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As part of Module 5 we have been encouraged to consider how Internet technologies can be thought of as an “information ecology“, rather than simply a set of tools, systems, and communication between them.

As we know from our physical environment, an ecosystem consists of everything from ourselves, animals, plants, physical structures and organisms which we may not even be able to see.

In considering an information ecosystem, we must be aware of the mulititude of elements that make up this virtual environment. These elements include but are not limited to defined objects such as users and tools, and also abilities like adaptation and creativity.

Every action we undertake in the online world produces an outcome. A click on a website produces a record in the site’s analytics program. A blog post produces another document on the web. A purchase transaction produces multiple actions from activating a shipping process, through to a series of financial transactions between ecommerce operators. Just as in the physical environment, the online equivalent produces equally powerful outcomes, not excluding destructive results.

In his paper Information Ecology, Felix Stalder presents the concept of Interdependency within an information ecology. The idea of Interdependency is that everything within that particular environment is connected through communicative processes, producing complex relationships. These complex relationships are formed partly via another dimension, that of Differentiation, which highlights that information only survives if it holds a unique value and is of use for others. In this form, a single item of information is not complex, but a group of items bound together by relationships is, and can produce highly valuable results. In trying to consider an example of what this actually means, I put forward the example of social networking, where a single profile holds little value but a network of a million profiles holds a very complex and interdependent ecology.

Interestingly, Stalder published his paper in 1997, and referenced from 1996 a note citing Apple Computer’s failure to capitalise on interdependency as a reason for their decline. Maybe this is a good example of how no single method of survival can be labelled as ideal, since Apple posted record quarterly profit of $US 1.61 billion in the first quarter of the current financial year, still keeping with their closed operating system format (Apple 2009).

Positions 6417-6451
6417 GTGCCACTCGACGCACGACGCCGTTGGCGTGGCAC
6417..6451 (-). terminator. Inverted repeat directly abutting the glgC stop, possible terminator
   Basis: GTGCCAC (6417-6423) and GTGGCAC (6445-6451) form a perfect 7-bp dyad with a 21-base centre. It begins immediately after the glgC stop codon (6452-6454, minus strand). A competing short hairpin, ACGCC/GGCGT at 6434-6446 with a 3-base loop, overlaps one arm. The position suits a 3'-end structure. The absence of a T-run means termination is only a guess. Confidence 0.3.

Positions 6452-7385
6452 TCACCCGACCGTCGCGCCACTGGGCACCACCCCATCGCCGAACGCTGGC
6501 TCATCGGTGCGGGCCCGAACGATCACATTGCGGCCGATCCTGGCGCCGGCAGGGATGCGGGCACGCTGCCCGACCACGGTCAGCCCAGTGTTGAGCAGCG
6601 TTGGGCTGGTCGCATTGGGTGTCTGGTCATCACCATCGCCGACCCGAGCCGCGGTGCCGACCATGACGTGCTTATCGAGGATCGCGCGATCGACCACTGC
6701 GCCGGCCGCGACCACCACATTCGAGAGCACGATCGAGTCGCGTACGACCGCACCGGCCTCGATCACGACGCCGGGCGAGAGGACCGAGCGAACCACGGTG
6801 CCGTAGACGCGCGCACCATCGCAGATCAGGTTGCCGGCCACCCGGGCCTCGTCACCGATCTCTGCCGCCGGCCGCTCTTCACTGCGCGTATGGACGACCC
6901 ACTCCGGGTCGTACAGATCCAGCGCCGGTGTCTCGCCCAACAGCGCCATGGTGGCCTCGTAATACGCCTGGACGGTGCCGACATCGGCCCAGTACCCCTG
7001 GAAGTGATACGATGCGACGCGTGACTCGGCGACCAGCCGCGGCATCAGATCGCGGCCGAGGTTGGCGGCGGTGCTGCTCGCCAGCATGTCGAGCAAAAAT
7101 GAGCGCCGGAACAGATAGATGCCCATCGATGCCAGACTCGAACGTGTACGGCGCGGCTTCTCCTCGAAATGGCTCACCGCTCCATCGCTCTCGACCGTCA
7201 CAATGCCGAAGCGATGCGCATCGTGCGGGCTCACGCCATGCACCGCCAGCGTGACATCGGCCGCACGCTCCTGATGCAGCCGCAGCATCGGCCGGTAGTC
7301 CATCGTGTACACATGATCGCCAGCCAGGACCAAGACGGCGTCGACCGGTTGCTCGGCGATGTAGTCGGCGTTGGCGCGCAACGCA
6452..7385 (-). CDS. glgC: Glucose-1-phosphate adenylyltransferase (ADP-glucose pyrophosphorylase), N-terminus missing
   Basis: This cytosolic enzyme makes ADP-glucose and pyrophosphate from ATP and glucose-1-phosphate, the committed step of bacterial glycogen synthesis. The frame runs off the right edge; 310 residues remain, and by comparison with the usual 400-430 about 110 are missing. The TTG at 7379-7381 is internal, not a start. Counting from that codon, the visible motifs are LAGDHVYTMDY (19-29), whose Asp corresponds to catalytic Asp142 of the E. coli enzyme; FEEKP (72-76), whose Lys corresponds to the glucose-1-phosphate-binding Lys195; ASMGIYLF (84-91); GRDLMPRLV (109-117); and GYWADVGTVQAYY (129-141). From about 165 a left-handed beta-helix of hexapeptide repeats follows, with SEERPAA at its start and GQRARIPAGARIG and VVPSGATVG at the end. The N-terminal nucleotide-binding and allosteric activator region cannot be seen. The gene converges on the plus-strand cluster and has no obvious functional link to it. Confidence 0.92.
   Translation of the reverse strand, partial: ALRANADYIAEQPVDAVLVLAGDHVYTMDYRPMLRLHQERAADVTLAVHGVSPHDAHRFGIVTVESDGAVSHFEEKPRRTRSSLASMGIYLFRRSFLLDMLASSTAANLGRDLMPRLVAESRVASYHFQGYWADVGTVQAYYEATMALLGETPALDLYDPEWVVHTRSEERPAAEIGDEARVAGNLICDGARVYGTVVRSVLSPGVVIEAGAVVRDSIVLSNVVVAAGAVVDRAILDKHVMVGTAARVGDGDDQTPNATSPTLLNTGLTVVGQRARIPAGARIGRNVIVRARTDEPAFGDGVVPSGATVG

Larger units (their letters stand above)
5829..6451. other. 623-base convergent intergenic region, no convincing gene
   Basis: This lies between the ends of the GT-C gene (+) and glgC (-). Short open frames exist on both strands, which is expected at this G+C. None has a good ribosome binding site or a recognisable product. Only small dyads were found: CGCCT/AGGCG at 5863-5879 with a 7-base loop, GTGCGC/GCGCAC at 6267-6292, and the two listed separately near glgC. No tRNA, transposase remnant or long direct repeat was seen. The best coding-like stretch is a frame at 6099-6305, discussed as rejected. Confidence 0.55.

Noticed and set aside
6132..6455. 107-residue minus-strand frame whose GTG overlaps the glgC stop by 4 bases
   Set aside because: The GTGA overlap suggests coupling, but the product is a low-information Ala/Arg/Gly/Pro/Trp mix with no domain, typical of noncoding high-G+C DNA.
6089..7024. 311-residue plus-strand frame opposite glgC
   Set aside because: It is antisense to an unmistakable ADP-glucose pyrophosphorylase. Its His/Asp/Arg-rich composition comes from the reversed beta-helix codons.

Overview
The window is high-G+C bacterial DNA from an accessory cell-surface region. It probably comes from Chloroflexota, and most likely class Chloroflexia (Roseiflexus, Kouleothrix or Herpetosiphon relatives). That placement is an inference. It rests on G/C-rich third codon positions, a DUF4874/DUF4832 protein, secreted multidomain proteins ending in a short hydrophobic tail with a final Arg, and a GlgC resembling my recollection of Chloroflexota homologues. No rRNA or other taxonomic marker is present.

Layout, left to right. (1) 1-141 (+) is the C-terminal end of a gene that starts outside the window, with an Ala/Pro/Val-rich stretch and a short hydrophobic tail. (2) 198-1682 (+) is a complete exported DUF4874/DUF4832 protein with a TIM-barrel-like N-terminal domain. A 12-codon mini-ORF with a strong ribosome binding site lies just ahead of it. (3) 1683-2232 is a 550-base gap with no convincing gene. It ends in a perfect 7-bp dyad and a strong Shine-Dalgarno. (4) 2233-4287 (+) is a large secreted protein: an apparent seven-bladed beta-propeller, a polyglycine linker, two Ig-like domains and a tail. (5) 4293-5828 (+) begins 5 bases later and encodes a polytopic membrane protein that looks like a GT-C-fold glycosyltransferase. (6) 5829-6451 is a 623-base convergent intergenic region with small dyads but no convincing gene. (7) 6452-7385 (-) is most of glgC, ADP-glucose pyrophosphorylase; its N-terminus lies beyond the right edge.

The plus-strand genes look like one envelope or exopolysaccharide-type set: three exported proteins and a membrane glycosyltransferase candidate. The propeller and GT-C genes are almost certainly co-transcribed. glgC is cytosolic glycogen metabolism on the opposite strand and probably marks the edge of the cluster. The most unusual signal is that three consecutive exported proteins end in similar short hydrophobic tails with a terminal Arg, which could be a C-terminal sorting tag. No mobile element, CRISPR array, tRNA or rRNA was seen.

What would happen if we disengaged one section of the information ecosystem? Think for example, what effect censorship has and how it would “disturb” other elements of the ecology. Censorship is in place in some countries at the moment, so the ecology has adapted to cope but we cannot quantify or establish the exact effects of such activity. In an environment where so much information is quantifiable, we still cannot measure the effects of typical ecosystem activity. As in the “real” world, not everything is measurable.

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This task involved working through a tutorial about evaluating a web site in terms of it’s purpose, author, content, coverage, currency and recognition.

The tutorial suggests thinking about the following points:

  • What is the purpose of the content and is it relevant to your goals?
  • Who is the author and publisher, and what are their credentials?
  • Does the site appear biased? Are alternate points of view presented?
  • Is the site reputable and recognised by others?

For the task presented in this module, I am to create an annotation for one of the sources found in the previous task (which should be related to the unit – not sure about that, but I will do the same for the concepts assignment anyway).

One of the sites returned in my search for “applescript, xcode” was a page from The Applescript Studio Programming Guide.

Applescript Studio Programming Guide

Applescript Studio Programming Guide

What is my judgement of the site according to what the tutorial taught me?

First of all, the information is highly credible since it is from the Apple website, and both of the terms I search for (“applescript” and “xcode“) are names of Apple products. This tells me I can trust the information provided and indicates that this site is most likely the best place to begin looking for information.

The type of information being presented is of an informative nature, providing documentation about how to use a particular Apple product. I know that the Developer Connection section of the site is a reputable source, since it a primary source of information for Apple software developers.

My  annotation would look something like this:

“The Applescript Studio Programming Guide presents extensive documentation for software developers wishing to use Xcode, Apple’s integrated development environment, to create software for Mac OS X. Neatly formatted, the documentation is compiled by Apple themselves, and arranged in a navigable fashion complete with search capabilities.

Links to internal Apple reference and terminology sites provide additional resources for visitors. The guide is dated 2007, so users of the latest Xcode products may wish to have a look at the Developer Connection home page for up to date documentation.”

All in all, I would rather use an annotation in my research when evaluating a source rather than rely on simple data such as author, url, date, etc. The additional information and comments that an annotation provides are a valuable source, and given the right circumstances, can provide credibility for a site.

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